© Submitted photo
Colin Maddock, right and his daughter Alicia are seen in Freedom Square, Kiev, Ukraine, prior to the fighting between opposition protesters and President Viktor Yanukovych’s government.
Colin Maddock doesn’t want his mom Bernice in Stephenville to worry about him and his family.
Maddock lives in Kiev, Ukraine, where protests against the country’s current President Viktor Yanukovych have been ongoing.
“Tell mum not to worry, she knows all of these places as she was here in Ukraine herself in November,” he told The Western Star in an email interview Friday.
Colin said he and his family — wife Ira, daughter Alicia and son Matthew — live about 10 Kilometers from the area where fighting and protests are occurring.
“The protests have not really affected us directly and my family and I are very safe, but as the city is under a lock down, with the transport system shut down (Metro/Subway, buses, trains, etc.) and police checkpoints throughout the city, we stay pretty close to home,” he said.
The family, like others living in Ukraine’s capital city, have been asked to stay inside after reports of roving bands of government supporters armed with weapons active in the area.
Maddock’s office is located about 400 metres from where some of the fighting is taking place, and he said people have died outside his building. A decision was made to shut the office and send all staff and advisers home, with orders to stay there.
Maddock is lead advisor and team leader on a European Union funded initiative to support local and regional economic development in the Ukraine. There are 15 staff members from both sides of the divide in Ukraine (Russian and Ukrainian speakers) and other European advisors.
He said keeping all of these staff safe is much more challenging since they are spread throughout the city.
“This affects me more (as my family are with me and are safe), and ensuring that my staff are safe has worried me during the crisis,” he wrote.
When the crisis began Wednesday afternoon, Maddock was on the subway from near Freedom Square on his way home. Due to the attacks, the metro was shut down by order of the mayor of Kiev, and he had to complete his commute home on foot.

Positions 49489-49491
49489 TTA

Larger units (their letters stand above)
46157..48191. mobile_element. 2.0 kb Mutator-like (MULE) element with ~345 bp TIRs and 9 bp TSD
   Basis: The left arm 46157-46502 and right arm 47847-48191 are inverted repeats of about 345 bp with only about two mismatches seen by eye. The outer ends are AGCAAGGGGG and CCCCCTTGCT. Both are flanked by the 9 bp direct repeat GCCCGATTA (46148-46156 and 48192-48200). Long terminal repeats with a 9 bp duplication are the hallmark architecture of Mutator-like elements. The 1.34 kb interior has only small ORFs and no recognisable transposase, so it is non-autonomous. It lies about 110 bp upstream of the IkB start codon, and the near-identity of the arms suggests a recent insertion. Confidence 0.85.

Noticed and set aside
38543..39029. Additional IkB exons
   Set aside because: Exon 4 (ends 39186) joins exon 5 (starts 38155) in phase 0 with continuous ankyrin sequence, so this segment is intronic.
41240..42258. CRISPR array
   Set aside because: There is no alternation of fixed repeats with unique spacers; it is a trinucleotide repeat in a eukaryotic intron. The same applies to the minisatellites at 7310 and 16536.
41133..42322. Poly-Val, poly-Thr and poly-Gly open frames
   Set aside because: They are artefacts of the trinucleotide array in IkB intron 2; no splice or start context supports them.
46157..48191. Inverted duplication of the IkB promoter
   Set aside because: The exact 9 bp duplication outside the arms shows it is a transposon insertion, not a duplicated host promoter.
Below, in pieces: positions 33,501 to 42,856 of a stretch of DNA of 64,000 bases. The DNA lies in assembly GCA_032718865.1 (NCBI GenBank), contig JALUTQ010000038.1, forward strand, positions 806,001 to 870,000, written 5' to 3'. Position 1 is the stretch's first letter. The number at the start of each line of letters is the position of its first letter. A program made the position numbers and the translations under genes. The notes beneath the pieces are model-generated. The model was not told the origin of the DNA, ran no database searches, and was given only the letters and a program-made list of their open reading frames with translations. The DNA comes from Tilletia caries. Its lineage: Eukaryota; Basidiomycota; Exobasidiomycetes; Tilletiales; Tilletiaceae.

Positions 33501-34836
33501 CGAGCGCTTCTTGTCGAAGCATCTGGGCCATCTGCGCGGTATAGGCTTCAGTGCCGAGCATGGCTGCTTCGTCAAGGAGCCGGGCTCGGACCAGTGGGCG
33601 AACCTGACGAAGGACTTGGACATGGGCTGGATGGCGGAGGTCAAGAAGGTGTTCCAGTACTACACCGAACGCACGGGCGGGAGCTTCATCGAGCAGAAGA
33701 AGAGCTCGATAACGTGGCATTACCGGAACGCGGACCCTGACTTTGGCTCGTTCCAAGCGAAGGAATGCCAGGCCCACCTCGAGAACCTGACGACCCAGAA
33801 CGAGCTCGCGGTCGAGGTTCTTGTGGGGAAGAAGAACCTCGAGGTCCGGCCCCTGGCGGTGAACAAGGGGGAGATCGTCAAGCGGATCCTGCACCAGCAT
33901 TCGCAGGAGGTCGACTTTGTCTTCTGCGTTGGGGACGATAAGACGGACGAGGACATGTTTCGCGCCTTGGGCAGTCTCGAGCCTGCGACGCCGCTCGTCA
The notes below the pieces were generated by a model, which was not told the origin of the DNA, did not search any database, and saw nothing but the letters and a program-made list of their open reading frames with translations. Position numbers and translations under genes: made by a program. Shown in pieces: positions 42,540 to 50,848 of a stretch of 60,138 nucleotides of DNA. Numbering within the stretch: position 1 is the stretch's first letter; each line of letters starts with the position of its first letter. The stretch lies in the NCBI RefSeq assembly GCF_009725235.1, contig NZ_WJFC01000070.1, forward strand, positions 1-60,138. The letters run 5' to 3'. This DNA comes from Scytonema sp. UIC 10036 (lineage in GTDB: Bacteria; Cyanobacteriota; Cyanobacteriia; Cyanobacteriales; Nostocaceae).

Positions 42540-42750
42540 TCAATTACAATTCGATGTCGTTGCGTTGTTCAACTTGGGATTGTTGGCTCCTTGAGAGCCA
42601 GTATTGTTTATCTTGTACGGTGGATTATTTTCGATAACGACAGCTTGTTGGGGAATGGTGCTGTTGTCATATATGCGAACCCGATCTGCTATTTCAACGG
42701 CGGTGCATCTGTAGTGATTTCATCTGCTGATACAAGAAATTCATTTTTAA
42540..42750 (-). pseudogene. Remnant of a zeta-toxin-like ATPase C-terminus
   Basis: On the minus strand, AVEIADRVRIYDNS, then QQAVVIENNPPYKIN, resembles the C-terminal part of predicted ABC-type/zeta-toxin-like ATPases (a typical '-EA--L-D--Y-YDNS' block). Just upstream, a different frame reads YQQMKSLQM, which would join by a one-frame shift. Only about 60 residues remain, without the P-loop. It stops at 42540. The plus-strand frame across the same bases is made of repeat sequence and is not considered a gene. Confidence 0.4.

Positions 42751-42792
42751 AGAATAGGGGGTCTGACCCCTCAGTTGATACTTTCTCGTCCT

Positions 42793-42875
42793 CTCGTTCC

“This was a bit nerve wrecking as we had no information as to what was happening, and there were a wide range of rumors floating around regarding what was going on,” he said. “I didn’t feel in danger then, but when the metro/subway stopped working, and the cellular phone networks were down for a while, not knowing what was going on was a bit worrying.”
Maddock has been in Ukraine off and on for some years now, starting his most recent assignment in January of 2013. He doesn’t know how long he will be there, and said effective regional and local economic development requires a stability that doesn’t exist at this time.
While the European Union runs the initiative Maddock works for, the decision to leave the area up to him as the team leader. He said working at home is sufficient at the moment and the safest thing that all his staff can do.
“We have the option to evacuate my family if the situation gets worse, but they don’t want to go and I don’t think that it is so dangerous at the moment,” he said.
Maddock said the solution to the wider issue would only come about through a radical reform of the system in Ukraine. He said corruption is a major problem there, as is abuse of power. He said the Ukrainian president’s son reportedly wins 50 per cent of the government contracts in the country of 46 million people.
He said there are multiple teams of advisors in the country trying to fix the wider problem. While he works with the European Union, there are Canadians, Americans, Swiss and Germans all active there.
Maddock said, in his area of regional and local economic development, they are making significant progress and have just approved a national level regional development strategy to 2020, which will put the country on a solid footing for growth in the regions.
As for how long the crisis will continue, he said that is anyone’s guess.
Thursday night, the German, Polish and French Foreign Ministers brokered a peace deal, which will bring some changes to the political environment in the country, he said.
“But there are too many diverse interest groups who have a lot to lose if the current political situation changes and there are so many people who are angry at the events of the last few nights and want revenge,” he said.
Maddock said a lot of weapons have flowed into the protest area, but the political solution appeared to be holding as of the time of his email. He said most of the main parties have agreed in principle to the terms of the peace deal.
“I hope it holds,” he said.
He said the areas where the protests occur are pretty well destroyed, including some of the main buildings on the square. But the shopping mall underneath the square is untouched, as is the metro station underneath and most other parts of Kiev.